Save $1 Billion and 800 Lives: CAMH's Study Avoidable Costs of Alcohol Abuse in Canada 2002 reveals the potential impact of targeted intervention and policy initiatives



    TORONTO, June 11 /CNW/ - The economic burden of alcohol abuse costs each
Canadian $463 per year. In fact, the direct health care costs for alcohol
abuse in Canada exceed those of cancer. Released today by the Centre for
Addiction and Mental Health (CAMH), the Avoidable Cost of Alcohol Abuse in
Canada 2002 report estimates that, even under very conservative assumptions,
implementing six reviewed interventions would result in cost savings of about
$1 billion per year and a savings of about 800 lives, close to 26,000 years of
life lost to premature death and more than 88,000 acute care hospital days in
Canada per year. This pioneering study is Canada's first systematic estimate
of the avoidable costs of alcohol abuse, and the first study of its kind
worldwide.
    To calculate the avoidable burden and avoidable costs of alcohol abuse in
Canada for 2002, CAMH Senior Scientist Dr. Jurgen Rehm and his team estimated
the potential economic impact of increasing alcohol taxation, lowering the
blood alcohol concentration (BAC) legal limit from 0.08 per cent to
0.05 percent, zero tolerance BAC for all drivers under age 21, increasing the
legal minimum drinking age from 19 to 21 years of age, a Safer Bars
intervention, and brief interventions (routine screening with concise advice
for problematic alcohol users by primary care physicians or other health
professionals).
    The data revealed that:

    
    -   Implementing all six interventions would decrease productivity losses
        by more than $561 million or 58 per cent of the total avoidable cost
        due to alcohol, decrease health care costs (saving almost
        $230 million or 24 per cent), and lower criminality costs by almost
        $178 million or 18 per cent.

    -   The most effective intervention to reduce avoidable costs in health
        care, criminality and productivity losses was the brief interventions
        (saving almost $602 million per year, 62 per cent of total savings),
        followed by increasing alcohol taxes (saving more than $211 million
        per year, 22 per cent of total savings).

    -   The most effective intervention for preventing drinking and driving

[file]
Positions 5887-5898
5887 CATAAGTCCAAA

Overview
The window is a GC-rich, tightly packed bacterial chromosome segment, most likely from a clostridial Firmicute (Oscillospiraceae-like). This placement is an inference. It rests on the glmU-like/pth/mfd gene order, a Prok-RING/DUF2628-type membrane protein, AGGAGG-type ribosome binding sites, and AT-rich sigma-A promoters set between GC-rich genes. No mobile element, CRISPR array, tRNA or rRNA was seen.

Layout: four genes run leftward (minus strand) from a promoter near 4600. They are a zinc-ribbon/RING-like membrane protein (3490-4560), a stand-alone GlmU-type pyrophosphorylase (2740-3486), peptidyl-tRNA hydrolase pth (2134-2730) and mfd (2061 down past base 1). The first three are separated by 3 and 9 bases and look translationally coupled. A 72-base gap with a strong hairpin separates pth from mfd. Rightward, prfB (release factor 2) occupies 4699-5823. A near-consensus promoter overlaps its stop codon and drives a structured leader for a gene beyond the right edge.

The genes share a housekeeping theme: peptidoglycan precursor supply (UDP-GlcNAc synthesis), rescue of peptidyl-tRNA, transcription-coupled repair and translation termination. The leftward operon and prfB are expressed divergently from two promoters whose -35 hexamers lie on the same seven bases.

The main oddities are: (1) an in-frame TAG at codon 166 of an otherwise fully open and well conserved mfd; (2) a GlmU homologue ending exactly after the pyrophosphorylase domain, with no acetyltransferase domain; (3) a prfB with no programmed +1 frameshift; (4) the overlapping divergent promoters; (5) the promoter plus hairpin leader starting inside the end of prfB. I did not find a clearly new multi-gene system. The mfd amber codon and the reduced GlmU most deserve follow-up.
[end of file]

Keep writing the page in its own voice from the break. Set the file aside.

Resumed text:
incidents in Canada was lowering the BAC level, which would result in
        a 19 per cent reduction.

    -   The Safer Bars program was the most effective measure to avoid
        homicide and other violent crimes (more than 3 per cent reductions
        were estimated).

    -   Brief interventions were the most effective measure to avoid other
        alcohol-attributable criminal activities (e.g., property crime),
        resulting in an almost 3 per cent reduction in these types of crimes.
    

    "It's clear that the largest impact would come from interventions
affecting the level of drinking in general such as brief interventions and
increasing alcohol taxation," says Dr. Rehm. "However, the greatest overall
cost avoidance would be achieved when multiple rather than single effective
and cost-effective alcohol interventions are implemented as part of a
comprehensive alcohol policy."
    The scientists also estimated the potential impact of privatizing alcohol
sales in those provinces that sell alcohol through a government monopoly. The
analysis showed that substantial increases in direct and indirect costs would
occur if Canadian provinces were to privatize alcohol sales. Productivity
losses would increase by more than $468 million (7 per cent), health care
costs would increase by more than $258 million (8 per cent), and costs related
to criminality would increase by about $102 million (3 per cent).
    While studies that investigate the cost of illness are a valuable
indicator of the overall economic burden due to substance abuse in Canada,
they do not offer potential solutions to reduce the burden. As Dr. Rehm
explains, "this study shows the benefits potentially available to the
community as a whole by directing public resources to specific policies,
strategies and programs. It also helps identify information gaps, target
problems, and identify potential solutions."
    Visit Avoidable Cost of Alcohol Abuse in Canada 2002, Highlights or
Avoidable Cost of Alcohol Abuse in Canada 2002, Detailed Report for more
information.

    The Centre for Addiction and Mental Health (CAMH) is Canada's largest
mental health and addiction teaching hospital, as well as one of the world's
leading research centres in the area of addiction and mental health. CAMH
combines clinical care, research, education, policy development and health
promotion to transform the lives of people affected by mental health and
addiction issues.
    CAMH is fully affiliated with the University of Toronto, and is a Pan
American Health Organization/World Health Organization Collaborating Centre.





For further information:

For further information: To arrange interviews please contact Michael
Torres, Media Relations, CAMH at (416) 595-6015


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